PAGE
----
10) tear, see it, with Eve weep; John thinks O’s greater sight witty, easy
         10-11) In th’ inch soft, greater seed wait, heavy weigh, peruse (bruise) ass, Hall; wipe her (our) oozy ass saucy; few ape Rizzy; weep, Rizzy is false; rosy Syphilis who’d have? T.T. How? sore; with ease we prow Rizzy’s ass, awl seeds th’ “O,” use our rigid hook, ass; witty, a few P-row view; peer, OO [= eyes], use eyes of Hall, see Hood halved tough whore, get Hook; with ease we (Esau) Peru-oases sail
         10-12) weep, Rizzy syphilis-hood has, T.T. house-orgy dogs him
         11) orgy do kiss; T.T., house our ghetto
         11-12) t’ hover, ghetto keys simply eye; ghetto casa implies red-eyed heresy; fore “God-hook” is simple; kiss ample, wiser editor’s hole
         11-13) kiss him, please, our editor false is begging t’ own Judah
         12) I see our editor is Hall, see his pique; As hymn plies ready tears, Hall sees peak: John, jet on Jew; Simple, wiser editor is Hall; Sam, pee-licker, died here, salts, ass, piquing tongue; is Peking jetting, Jew?
         12-13) t’ own Judah, needs T.T. Hindu-eyed, hissing Nine
         13) “wound [up]” wit, hissing Nine, go into hymn I jet; W.H., a tense T.T. hound with cunning; their deaths be “in ear”
         13-14) ye my tasty ass tease, I seek men, W.H., enter; in June, thy Midas tough teases key men, W.H. and Harry windier; W.H. intimate aye is (ass) t’ hefty Sikh
         14) debts; Ass, testy f--k, came in, windier did hiss bean eerie; readied, “edge” Sabina ear (here); interdicts be near (…bene hear); I seek Minoan turd at His Bene heir; eye ready Athos be near; Harry did itch Spain e’er; Harry dyed each spanner here; winter did hiss, “Benare[s]”; assy Sikh, Minoan turd, adds “Benares”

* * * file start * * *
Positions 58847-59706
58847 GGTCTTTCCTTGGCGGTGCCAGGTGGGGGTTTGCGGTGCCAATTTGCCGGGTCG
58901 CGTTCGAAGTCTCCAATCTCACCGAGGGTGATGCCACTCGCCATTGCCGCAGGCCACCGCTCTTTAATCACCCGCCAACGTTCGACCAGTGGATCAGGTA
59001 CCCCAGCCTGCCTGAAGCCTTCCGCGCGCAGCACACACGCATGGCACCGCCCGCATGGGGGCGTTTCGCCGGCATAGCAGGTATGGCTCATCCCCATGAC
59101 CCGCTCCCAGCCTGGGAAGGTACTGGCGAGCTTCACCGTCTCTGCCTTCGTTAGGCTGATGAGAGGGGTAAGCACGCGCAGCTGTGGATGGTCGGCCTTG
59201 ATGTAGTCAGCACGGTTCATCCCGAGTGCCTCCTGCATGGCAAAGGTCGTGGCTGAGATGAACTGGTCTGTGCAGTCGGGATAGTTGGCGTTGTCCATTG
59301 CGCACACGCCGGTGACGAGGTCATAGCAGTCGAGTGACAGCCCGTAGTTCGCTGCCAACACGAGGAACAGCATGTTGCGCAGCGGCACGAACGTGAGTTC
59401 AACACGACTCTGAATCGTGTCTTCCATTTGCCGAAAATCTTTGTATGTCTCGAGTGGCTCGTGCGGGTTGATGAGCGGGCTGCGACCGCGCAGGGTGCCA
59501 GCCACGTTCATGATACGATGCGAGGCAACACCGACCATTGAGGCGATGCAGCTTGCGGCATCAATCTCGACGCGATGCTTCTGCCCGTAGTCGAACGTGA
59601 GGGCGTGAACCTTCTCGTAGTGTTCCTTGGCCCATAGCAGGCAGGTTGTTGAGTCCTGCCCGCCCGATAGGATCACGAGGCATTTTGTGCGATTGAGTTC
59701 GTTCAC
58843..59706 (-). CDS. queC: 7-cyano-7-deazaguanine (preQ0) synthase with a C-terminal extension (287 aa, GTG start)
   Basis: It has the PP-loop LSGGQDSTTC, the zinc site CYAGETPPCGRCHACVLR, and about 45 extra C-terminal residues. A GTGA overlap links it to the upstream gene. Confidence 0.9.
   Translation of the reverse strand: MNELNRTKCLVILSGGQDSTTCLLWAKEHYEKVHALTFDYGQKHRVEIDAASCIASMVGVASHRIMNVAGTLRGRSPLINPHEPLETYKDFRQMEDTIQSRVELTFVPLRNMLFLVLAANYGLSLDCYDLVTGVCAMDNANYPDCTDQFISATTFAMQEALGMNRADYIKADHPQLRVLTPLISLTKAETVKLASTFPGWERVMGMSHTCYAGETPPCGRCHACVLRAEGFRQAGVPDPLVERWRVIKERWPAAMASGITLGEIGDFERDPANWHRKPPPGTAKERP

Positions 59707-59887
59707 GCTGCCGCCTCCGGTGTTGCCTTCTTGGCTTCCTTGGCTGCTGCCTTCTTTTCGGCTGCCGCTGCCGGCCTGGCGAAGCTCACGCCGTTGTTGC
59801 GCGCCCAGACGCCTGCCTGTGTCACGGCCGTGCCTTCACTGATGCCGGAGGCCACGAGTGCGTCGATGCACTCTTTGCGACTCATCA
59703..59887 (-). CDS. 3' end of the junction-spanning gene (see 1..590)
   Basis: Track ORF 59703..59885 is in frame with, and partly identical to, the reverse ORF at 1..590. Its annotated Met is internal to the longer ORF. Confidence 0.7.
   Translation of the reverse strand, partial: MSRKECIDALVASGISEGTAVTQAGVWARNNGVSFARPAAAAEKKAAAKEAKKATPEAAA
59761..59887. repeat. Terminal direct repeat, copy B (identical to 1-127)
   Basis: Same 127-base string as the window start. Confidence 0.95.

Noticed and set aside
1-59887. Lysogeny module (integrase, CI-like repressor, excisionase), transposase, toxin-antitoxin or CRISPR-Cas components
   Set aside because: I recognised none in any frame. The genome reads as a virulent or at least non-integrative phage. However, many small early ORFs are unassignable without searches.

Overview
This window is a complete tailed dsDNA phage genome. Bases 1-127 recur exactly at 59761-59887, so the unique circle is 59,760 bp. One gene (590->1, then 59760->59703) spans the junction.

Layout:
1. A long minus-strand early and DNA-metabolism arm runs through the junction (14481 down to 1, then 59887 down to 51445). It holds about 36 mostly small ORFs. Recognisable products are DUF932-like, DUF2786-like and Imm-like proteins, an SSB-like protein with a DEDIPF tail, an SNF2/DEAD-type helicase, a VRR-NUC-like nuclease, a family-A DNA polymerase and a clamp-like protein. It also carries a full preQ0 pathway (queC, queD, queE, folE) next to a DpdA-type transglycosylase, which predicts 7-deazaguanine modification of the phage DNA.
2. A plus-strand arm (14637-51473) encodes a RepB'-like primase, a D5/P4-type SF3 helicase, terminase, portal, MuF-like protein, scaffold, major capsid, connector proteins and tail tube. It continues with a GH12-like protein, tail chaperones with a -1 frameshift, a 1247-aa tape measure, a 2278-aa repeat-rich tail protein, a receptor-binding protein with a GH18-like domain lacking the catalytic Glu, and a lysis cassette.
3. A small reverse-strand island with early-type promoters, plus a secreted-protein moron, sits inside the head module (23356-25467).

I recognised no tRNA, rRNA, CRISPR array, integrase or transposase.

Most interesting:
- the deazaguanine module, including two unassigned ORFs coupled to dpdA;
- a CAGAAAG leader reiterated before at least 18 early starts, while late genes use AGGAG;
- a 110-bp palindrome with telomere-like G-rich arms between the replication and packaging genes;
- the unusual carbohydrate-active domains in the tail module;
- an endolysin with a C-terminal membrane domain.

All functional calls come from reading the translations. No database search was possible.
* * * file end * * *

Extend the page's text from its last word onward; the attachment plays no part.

Acrostic Wit

          The downward codeline—SW PATN OH SIW SW A—insistently focuses on Susannah Hall, Will’s daughter, suggesting, e.g., “Sue patent: O, Sue, Sue eye,” “Spite know, Sue’s way,” “Spate in O, ‘Sue’s’ weigh [i.e., evaluate],” “Sue-pate [i.e.,brain] know…,” “Sue-bait nose…,” “Sue, patent O’s you saw aye,” “…patents use, weigh,” and “Swept Noah (…an ‘O’) Sue’s way.” Here O’s suggest pictographic rounds or runes.

          Will’s reversed initials, WS, encode “Sue,” the daughter.         

           The upward (reverse)
codeline—A WS WISH ON TAP WS—concentrates on the poet’s initials, suggesting such decodings as these samples: “Eye W.S., Wi. Sh.—on tap, W.S.,” “A W[m?], Sue, (A wise W....) I show in topaz,” “A ‘W.S.’ wish, on tap—W.S,”and “O’s wish (O-swish) on tap. [Signed] W.S.”

          SHON (cf. “shown”) and WISH intersects the textual line about Hesperus (6); the pun “moored light” (4) suggests “darkened star.” “On tap,” “swish,” and the “Noah” conceit suggest rushes of liquid (cf. “foam” [4]).

           The down/up hairpin codeline (with S=F) encodes “Sue patent, O, Sue, Sue, I owe, Sue I show in topaz (…[o]n tap. W.S.).”